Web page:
In order to pay for the comforts and luxuries of modern housing, many people find themselves tied to a job that might not bring fulfillment and meaning. Spending 40-50 hours a week away from the place you call home just to be able to pay for a house reinforces the separation from community and place. In a sort of vicious cycle, we spend more than half of our lives to pay for a place where we only go to eat dinner and sleep. Of course, economists will tell us that mortgages are good for the growth economy. Banks will willingly lend money that they don´t have an understanding that through the interest payment on a mortgage (which often are 200% of the original loan), the economy will “grow” and all will be well in our little world.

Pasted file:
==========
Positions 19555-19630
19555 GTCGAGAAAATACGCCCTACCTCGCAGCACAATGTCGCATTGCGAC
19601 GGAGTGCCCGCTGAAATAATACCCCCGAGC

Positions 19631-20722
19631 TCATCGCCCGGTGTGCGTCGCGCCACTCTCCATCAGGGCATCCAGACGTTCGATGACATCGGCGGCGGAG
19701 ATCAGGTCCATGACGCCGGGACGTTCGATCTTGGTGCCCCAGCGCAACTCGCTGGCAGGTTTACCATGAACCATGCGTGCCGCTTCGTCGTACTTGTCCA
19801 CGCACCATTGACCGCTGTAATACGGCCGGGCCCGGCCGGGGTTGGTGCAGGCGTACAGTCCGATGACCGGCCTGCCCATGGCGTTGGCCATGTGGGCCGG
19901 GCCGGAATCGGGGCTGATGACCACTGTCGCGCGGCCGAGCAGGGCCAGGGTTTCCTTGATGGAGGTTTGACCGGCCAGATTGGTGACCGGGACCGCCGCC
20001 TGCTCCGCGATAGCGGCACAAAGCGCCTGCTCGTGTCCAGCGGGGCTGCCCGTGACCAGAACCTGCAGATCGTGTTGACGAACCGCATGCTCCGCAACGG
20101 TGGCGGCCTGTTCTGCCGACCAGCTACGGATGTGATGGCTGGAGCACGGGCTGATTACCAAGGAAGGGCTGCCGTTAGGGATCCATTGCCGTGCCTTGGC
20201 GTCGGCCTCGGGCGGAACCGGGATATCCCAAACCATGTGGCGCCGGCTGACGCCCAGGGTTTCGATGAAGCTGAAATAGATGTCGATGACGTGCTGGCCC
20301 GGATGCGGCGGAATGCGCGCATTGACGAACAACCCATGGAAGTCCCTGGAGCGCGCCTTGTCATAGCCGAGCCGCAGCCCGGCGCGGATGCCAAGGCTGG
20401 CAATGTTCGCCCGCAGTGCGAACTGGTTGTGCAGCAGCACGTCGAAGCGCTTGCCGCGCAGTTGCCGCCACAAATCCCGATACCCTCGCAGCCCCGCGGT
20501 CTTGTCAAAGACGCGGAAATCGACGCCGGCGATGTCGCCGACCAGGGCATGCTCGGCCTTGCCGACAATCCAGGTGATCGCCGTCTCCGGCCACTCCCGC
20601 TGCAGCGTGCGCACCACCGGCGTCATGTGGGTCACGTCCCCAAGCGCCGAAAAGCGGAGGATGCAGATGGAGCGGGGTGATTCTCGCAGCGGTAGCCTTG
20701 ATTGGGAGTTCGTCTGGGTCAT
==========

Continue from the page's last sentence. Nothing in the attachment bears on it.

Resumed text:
In other parts of the world, housing is much less of an issue than to us westerners. We may look at mud huts with thatched roofing of African villagers and feel sorry for their “poverty.” Or perhaps we can´t imagine how Mayan farmers living in the mountains of Guatemala can handle the close to freezing temperatures without central heating and thermostats.We have been sold on the idea that any sort of housing that doesn´t conform to the standards of western affluence is synonymous with poverty and misery. One of the most tangible and visible symbols of our affluence and power is the enormity and luxury of our houses that set us apart from the rest of the world who still live in antiquated shacks without refrigerators that tell them when they´re out of milk.